Dublin reveals his two big career regrets
Ex-Manchester United striker Dion Dublin has spoken about the two big regrets he has from his time in football – although one of them was said in jest.
The man who scored the Reds' first-ever winning goal in the Premier League, a late strike at Southampton in 1992, took part in our Group Chat with host Stewart Gardner and former players Ben Thornley, Wes Brown, David May and Danny Webber.
The conversation got around to Dublin's career at Old Trafford, which had started promisingly before an unfortunate leg break against Crystal Palace. But by the time he returned, Eric Cantona had arrived and United were on course for years of glory. That incident clearly still nags at the centre-forward – who could also play in defence – even though he went on to have a fine career at the top level.
At one of his clubs, Aston Villa, he was sent off for a spat with former Class of '92 member Robbie Savage, during a particularly feisty Birmingham derby. It remains another incident still on his mind!
MUTV Group Chat: Dion Dublin dials in! Video
Check out what was said during the chat:
“You scored that first winner at Southampton but then broke your leg. Do you ever look back and think what might have been?
“Stew, stop it. All the time. All the time, genuinely. People say: 'Any regrets?' and I think of one regret and then another one as well. The first one is I wish I'd nutted Robbie Savage a bit harder! The main regret is I'd liked to have known how I'd have got on at United, for six or seven years. I look at Kanchelskis, Benji, Sharpey, Giggsy – all those wingers out there. I played with Benji, mainly in the Reserves at United, and used to love people crossing the ball. I missed out on all those amazing players. Do you know what I mean? I had a taste of it but it was obviously cut short through injury. It's the one thing in my career – was I good enough to stay there for five or six years? I will never know, but the players around me would make me better. It would have been nice. One of the things you touched upon there, the first goal, was at Southampton, away at The Dell, was anybody else involved? Benji – were you on the bench?”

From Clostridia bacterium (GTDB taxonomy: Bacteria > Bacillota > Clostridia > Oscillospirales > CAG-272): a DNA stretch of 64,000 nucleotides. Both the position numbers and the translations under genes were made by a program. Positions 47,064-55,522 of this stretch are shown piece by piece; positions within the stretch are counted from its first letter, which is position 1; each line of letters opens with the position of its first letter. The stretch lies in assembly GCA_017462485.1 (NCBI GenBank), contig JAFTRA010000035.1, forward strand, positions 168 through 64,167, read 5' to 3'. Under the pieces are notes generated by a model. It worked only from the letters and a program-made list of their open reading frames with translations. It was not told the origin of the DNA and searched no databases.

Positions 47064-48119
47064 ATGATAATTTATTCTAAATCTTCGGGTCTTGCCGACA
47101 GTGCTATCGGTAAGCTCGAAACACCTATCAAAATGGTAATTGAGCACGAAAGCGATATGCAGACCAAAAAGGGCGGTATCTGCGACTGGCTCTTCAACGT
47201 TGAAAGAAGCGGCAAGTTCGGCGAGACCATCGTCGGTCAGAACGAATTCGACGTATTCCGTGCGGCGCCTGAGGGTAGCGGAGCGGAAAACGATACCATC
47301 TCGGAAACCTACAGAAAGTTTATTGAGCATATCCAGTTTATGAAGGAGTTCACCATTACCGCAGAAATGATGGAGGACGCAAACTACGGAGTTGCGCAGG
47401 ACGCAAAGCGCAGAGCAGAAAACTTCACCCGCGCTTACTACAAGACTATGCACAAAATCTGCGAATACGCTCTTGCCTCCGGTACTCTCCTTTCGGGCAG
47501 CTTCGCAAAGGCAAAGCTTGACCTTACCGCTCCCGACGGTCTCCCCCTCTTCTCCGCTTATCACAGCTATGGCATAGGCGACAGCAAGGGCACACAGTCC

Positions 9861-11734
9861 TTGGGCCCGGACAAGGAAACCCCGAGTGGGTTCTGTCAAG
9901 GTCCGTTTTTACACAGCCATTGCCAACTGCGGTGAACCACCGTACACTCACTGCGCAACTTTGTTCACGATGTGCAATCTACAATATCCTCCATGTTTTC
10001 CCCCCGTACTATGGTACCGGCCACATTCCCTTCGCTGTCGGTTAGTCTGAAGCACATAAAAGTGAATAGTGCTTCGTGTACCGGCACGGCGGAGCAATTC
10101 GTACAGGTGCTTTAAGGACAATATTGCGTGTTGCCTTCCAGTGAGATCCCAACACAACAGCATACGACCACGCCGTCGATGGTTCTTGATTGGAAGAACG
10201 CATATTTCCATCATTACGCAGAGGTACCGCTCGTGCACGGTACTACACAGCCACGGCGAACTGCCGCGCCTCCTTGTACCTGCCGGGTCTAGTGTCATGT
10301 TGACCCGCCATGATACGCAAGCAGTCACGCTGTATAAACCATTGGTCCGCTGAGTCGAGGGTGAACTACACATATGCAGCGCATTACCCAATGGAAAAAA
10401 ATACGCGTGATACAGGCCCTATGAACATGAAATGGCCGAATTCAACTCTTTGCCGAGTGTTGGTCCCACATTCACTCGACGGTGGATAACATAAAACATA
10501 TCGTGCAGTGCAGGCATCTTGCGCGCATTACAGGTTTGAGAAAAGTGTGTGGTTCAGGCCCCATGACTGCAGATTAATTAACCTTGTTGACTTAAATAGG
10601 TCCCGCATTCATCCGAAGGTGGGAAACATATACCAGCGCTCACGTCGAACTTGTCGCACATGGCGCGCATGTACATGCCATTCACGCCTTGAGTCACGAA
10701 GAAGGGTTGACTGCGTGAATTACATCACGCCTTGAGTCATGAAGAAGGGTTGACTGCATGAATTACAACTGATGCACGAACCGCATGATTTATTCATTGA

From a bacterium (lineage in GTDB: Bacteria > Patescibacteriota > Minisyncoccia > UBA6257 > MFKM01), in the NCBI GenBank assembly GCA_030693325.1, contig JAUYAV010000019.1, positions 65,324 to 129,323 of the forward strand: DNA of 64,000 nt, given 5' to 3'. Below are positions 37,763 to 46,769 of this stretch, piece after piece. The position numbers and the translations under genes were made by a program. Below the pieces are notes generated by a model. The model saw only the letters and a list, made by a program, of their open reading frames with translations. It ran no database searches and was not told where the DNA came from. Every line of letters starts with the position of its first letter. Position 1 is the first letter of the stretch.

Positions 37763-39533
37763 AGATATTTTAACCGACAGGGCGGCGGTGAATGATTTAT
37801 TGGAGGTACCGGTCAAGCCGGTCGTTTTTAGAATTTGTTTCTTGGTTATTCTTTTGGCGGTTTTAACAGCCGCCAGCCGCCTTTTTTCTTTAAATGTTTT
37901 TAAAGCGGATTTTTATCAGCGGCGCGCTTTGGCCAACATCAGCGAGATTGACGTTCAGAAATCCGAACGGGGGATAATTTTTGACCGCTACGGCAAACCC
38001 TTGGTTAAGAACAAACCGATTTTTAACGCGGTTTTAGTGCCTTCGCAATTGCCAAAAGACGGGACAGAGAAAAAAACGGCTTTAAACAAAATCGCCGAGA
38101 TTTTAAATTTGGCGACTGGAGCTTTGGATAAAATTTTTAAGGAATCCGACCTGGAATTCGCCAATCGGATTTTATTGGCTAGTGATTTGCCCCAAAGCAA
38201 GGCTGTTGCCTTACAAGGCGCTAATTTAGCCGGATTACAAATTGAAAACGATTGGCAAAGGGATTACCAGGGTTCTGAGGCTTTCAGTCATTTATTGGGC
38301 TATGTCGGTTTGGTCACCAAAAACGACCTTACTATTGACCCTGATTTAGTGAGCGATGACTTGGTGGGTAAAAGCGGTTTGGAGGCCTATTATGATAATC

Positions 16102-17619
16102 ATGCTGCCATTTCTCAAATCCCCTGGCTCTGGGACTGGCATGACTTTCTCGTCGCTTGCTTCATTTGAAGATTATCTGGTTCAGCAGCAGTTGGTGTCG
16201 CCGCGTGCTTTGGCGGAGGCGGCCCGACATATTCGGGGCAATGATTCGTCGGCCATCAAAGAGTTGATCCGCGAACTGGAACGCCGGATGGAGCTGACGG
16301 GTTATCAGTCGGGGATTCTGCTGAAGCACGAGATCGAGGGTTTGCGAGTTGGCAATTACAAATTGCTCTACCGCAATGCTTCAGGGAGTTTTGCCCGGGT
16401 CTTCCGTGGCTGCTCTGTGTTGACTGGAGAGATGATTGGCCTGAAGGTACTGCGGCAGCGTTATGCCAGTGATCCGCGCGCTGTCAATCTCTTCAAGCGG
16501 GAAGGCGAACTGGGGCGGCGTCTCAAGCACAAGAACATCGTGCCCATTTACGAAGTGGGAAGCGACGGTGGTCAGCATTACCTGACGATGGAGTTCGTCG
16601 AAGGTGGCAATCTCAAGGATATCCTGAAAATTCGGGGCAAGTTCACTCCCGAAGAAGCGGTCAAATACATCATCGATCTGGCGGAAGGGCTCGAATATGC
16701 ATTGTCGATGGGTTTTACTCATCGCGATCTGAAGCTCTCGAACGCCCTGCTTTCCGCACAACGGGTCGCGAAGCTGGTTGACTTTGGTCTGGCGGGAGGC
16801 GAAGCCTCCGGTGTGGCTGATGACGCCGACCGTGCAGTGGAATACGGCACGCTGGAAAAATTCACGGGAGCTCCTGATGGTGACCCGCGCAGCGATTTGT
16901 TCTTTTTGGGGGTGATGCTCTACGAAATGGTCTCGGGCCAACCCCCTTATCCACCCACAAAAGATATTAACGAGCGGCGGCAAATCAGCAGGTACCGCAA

“Not that one, no.”
“No, I was at school, Dion.”
“See you later. Browny, you?”
“Still at school, just.”
“Kids nowadays, Stew.”
“I trained the Monday and Tuesday but had Wednesday off. Then Thursday and Friday and Saturday, and the boys flew on Sunday to play the game on Monday night. To cut a long story short, I missed the flight on the Sunday. The gaffer said meet up on Sunday afternoon, to fly to Southampton, so where did I go? To the ground and waited at the ground for an hour, two hours and nobody goes to the ground. Nobody told me but everyone went to the Four Seasons hotel on the M56. So I was waiting and waiting in my Vauxhall Calibra – two litre. Absolutely sharp as you like. The gaffer said get the next flight down, so I went down Monday morning and got dog's abuse from the lads. Everybody threw their bread rolls at me when I came through the door! I got dog's abuse but started the game and obviously got the goal. When it came to leaving with Sir Alex, I said it was time for me to leave. He said I don't really want you to leave because, back then, the three-foreigners rule was in Europe and he said I want you to stay to play in the European games. I said I want to stay gaffer too but I ain't going to play and would like to leave. He said no problem at all. He was great to me. When I was in my cast, the lads were off playing European football and I remember one trip to Moscow, when he said do you want to come along? Here are two seats on the plane if you want to come and be part of the team. I wanted to stay at home, though, and do my rehab and get back as quickly as I could. The club was good to me. Although it was a small part of my career, it's on my CV. Check it out.”